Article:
Prefiled bill looks to create statewide registry of rental properties
Image of a red and white for rent sign that is blank. The sign is posted in front of a home that is being rented out. Part of the home as well as a bush can be seen behind the real estate sign.

Senate Bill 5060 was prefiled by Senators Kuderer and Trudeau, and would require registration of rental and vacant housing units, as well as their prices. 

According to the prefiled bill, it states that there is a lack of “sufficient affordable housing inventory, specifically rental housing” and that this is “deeply felt statewide”. The new measures implemented by the bill, if passed, would track and maintain the level of rental housing within the state by requiring registration of such properties.

If approved, a new section would be added to state law that requires all rental housing units within the state to be registered with the Department of Commerce every two years when a tenant occupies it or it is made available for rent.

In addition, landlords must pay a registration fee of $70 to register a unit, plus a fee of $15 for each additional unit.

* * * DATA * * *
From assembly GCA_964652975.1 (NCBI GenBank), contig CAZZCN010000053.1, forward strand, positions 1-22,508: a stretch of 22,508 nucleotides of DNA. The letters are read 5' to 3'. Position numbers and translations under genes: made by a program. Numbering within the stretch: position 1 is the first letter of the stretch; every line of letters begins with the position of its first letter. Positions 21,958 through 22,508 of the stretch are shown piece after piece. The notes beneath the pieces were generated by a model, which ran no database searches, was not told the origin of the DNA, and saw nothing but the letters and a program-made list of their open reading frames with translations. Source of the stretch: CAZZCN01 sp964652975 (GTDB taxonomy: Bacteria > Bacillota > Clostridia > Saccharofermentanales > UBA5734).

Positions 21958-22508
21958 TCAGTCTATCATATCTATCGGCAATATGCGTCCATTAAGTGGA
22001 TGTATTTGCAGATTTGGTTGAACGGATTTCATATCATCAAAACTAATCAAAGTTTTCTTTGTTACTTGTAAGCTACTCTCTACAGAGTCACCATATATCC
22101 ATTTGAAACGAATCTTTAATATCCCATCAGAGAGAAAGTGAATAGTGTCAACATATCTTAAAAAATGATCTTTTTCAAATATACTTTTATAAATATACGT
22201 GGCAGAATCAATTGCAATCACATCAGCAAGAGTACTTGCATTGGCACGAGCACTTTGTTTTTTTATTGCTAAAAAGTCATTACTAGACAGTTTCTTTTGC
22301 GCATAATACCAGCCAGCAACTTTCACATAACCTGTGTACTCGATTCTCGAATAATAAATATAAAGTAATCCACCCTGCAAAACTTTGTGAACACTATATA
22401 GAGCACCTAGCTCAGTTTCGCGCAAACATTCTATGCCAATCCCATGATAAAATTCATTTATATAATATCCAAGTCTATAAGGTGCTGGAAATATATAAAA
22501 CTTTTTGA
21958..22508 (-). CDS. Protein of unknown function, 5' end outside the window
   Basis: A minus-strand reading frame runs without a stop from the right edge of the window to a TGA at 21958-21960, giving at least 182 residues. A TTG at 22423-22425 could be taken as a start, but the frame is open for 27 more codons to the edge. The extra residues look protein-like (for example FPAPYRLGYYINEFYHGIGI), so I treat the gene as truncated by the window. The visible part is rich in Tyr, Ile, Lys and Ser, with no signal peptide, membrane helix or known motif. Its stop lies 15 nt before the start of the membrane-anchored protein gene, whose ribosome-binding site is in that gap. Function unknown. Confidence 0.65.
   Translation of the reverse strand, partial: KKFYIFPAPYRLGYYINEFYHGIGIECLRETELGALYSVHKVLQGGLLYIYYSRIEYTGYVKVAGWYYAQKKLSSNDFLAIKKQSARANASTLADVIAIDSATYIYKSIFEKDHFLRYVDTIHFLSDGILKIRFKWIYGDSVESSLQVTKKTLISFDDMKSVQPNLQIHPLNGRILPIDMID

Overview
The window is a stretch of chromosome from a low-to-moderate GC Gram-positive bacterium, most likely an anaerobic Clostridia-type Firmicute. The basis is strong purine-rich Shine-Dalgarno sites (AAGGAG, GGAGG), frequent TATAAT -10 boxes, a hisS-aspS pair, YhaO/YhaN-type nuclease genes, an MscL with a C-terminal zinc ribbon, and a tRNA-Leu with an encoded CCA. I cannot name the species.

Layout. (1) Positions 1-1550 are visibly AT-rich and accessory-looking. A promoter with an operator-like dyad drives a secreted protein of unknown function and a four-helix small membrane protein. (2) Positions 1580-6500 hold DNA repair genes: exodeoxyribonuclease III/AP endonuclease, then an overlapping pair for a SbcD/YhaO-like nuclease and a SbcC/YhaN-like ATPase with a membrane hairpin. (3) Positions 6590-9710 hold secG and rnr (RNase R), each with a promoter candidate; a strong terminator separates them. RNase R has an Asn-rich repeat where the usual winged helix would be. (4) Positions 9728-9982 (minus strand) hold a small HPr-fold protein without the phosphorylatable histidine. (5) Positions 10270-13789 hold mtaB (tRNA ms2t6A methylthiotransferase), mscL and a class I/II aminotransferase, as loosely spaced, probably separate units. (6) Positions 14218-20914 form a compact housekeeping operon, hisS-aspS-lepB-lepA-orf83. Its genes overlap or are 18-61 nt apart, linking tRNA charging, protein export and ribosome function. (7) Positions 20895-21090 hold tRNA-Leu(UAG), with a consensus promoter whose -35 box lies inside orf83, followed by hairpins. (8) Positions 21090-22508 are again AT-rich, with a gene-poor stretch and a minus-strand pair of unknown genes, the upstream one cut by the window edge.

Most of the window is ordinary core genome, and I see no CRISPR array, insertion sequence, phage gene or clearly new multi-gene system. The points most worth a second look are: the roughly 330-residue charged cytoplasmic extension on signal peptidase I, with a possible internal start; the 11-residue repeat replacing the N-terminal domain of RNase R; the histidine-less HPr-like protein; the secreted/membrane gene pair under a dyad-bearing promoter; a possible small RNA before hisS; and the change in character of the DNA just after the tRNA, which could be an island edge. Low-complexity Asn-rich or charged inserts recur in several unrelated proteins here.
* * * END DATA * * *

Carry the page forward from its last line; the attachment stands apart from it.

The Department of Commerce would be tasked with creating and maintaining a website that tracks, and discloses, the statewide rental and vacant housing unit inventory in real time as well as reported monthly rental rate data. 

In addition, the department would be required to provide landlords who manage or own four or fewer rental housing units with resources or information regarding rental assistance programming.

If a landlord fails to provide that data, the department could deny or revoke the registration.

In addition, if a landlord does not register the property, they would not be able to legally evict a tenant from the rental.

The money raised by registration fees would be used to assist with programs that provide legal representation in evection cases, assist local government with inspections of rentals, or for administrative purposes only.

Certain limitations are listed for short-term rentals when the owner of the home also lives there as their primary residence, such as a room-for-rent, healthcare facility, motel, or other general purpose other than a standalone housing rental.